Rare diseases and rare drugs

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1. “Spinal Muscular Atrophy (SMA)” is a rare genetic disease.
2. In India, there are families whose children are suffering from this progressive disease.
3. Due to SMA, children cannot walk, and, the nightmare does not end here as it is a progressive degenerative disease which means the kids may potentially see deterioration in function of their other limbs – hands, spines and even lungs.
4. Limited data suggest that survival has increased in patients with SMA type 1 born from 1995 through 2006 compared with those born from 1980 to 1994
5. Ventilation for >16 hours a day, use of mechanical insufflation-exsufflation device, and gastrostomy tube feeding were significantly and independently associated with prolonged survival, while year of birth was not. Thus, longer survival in the later time period appears to be related to more aggressive care.
6. Treatments that enhance the level of SMN protein may be available in the future
7. Gene therapy using an adeno-associated virus vector to augment spinal cord SMN expression has shown promise in a mouse model of SMA
8. Another promising approach involves intracerebroventricular or systemic injection of antisense oligonucleotides that effectively restore SMN expression
9. Drugs that selectively modify the splicing of the survival motor neuron gene 2 (SMN2) messenger RNA also have a potential therapeutic role
10. There is a FDA approved drug viz. “Nusinersen” under development
11. The Drug has shown promising results after under going clinical trials.
12. Bogen (the company which has developed this drug)
13. The drug is not yet launched in India
14. Estimated cost >$100,000 per year
15. No Health Insurance Company in India covers such kind of disease or costs

Once introduced how to make such drugs affordable in India.

Should CRS, insurance companies and government subsidy under one roof be the answer for such diseases and drugs?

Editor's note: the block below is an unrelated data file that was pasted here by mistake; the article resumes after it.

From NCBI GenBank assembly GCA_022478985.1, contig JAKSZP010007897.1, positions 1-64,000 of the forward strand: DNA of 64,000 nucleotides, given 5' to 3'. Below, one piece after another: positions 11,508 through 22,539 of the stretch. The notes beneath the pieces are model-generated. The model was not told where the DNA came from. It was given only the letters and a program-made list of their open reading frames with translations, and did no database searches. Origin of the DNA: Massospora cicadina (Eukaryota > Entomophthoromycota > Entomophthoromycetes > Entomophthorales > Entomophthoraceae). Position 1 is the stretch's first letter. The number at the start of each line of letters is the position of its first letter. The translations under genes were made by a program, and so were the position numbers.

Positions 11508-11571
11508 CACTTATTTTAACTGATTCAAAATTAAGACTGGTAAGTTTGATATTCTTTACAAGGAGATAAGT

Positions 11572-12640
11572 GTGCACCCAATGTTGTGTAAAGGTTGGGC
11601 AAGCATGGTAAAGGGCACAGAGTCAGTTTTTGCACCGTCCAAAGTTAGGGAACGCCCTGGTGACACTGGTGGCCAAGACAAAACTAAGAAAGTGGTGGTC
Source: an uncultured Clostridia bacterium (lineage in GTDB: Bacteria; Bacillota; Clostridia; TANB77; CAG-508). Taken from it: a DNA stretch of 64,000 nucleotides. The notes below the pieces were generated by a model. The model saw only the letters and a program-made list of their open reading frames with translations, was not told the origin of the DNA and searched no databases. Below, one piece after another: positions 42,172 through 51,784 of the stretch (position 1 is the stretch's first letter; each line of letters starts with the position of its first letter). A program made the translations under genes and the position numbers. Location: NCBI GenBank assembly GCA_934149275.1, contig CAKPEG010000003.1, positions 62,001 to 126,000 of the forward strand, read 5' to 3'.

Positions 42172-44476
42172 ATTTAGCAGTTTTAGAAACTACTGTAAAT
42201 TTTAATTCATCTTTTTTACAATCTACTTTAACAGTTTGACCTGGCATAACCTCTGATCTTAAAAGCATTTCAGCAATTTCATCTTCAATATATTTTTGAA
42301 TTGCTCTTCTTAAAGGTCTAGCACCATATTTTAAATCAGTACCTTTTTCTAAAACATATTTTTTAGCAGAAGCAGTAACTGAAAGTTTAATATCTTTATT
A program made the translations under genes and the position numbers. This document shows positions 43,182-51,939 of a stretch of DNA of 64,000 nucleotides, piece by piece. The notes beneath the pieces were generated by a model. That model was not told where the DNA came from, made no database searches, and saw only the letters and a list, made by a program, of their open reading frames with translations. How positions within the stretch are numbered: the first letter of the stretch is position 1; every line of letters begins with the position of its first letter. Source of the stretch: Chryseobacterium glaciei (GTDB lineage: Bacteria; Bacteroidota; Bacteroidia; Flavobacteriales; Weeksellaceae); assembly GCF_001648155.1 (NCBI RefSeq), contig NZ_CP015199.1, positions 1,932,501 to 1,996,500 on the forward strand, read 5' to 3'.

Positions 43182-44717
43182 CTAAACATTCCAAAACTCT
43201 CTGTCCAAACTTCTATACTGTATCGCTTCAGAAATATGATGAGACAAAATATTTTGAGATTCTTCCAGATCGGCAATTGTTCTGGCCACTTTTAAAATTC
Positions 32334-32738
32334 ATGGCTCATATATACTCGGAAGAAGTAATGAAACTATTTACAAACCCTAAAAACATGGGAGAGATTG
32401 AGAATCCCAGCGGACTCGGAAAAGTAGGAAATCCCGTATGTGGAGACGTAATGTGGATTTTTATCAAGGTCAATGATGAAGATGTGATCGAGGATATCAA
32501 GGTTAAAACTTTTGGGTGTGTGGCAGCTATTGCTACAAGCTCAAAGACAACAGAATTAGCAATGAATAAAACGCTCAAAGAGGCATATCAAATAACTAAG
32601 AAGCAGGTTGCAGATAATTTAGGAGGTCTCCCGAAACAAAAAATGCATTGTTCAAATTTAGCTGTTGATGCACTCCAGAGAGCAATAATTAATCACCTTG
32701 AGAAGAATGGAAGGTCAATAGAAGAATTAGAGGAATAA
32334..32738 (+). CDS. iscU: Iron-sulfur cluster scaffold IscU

Give anti-hypertensive drugs at night

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Anti-hypertensive drugs should be taken at night.

Uncontrolled blood pressure can lead to heart attacks, paralysis and heart failure. Most such attacks occur in the early morning hours. Pulse, blood pressure and thickening of platelets are all higher in the early morning hours.

Controlling early morning blood pressure can reduce cardiovascular mortality.

Among patients with chronic kidney disease and high blood pressure, taking at least one antihypertensive drug at bedtime significantly improves blood pressure control, with an associated decrease in risk for cardiovascular events, according to a study published in the Journal of the American Society of Nephrology.

The study included 661 patients with chronic kidney disease who were randomly assigned either to take all prescribed anti BP drugs on awakening or to take at least one of them at bedtime. Patients were followed for a median of 5.4 years; during that time, patients who took at least one BP–lowering drug at bedtime had approximately one third of the cardiac risk compared with those who took all medications on awakening.

A similar significant reduction in cardiac deaths, heart attacks and paralysis was noted with bedtime dosing. Patients taking their medications at bedtime also had a significantly lower mean BP while sleeping.

For each 5 mmHg decrease in mean sleep–time systolic upper BP, there was a 14% reduction in the risk for cardiovascular events during follow–up.

Potential explanation for the benefit of night time treatment may be associated with the effect of night time treatment on urinary albumin excretion levels. Urinary albumin excretion is significantly reduced after bedtime, but not morning, treatment.

Sodium in drugs can be dangerous

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Using effervescent, dispersible or soluble drugs on a regular basis leads to greater risk for heart attacks, strokes, and other cardiovascular events.
Regular use of prescribed effervescent and other sodium–containing drugs have a 16% greater risk for nonfatal stroke, nonfatal myocardial infarction (MI), and vascular death (P<0.01), compared with regular users of low or no–sodium versions of the same drug as per Dr Jacob George, at the University of Dundee in Scotland who write in BMJ.

Taking the maximum daily dose of drugs like effervescent aspirin or acetaminophen may exceed the recommended daily limit of sodium. Effervescent paracetamol 500 mg can contain 18.6 mmol of sodium in each tablet.

Sodium-loaded effervescent, soluble or dispersible tablets should be avoided in patients at risk of hypertension.

Current US guidelines recommend that people at low risk for CVD events limit their sodium intake to no more than 2,300 mg (1 teaspoon or 100 mmol/L) per day.

Certain populations, including people over 50, African Americans, diabetics and people with high blood pressure or chronic kidney disease, should limit their daily sodium intake to 1,500 mg.

The American Heart Association (AHA) recommends intake of less than 1,500 mg of sodium a day for everyone.

The World Health Organization (WHO) recommendations call for limiting daily sodium intake to no more than 2,000 mg per day.

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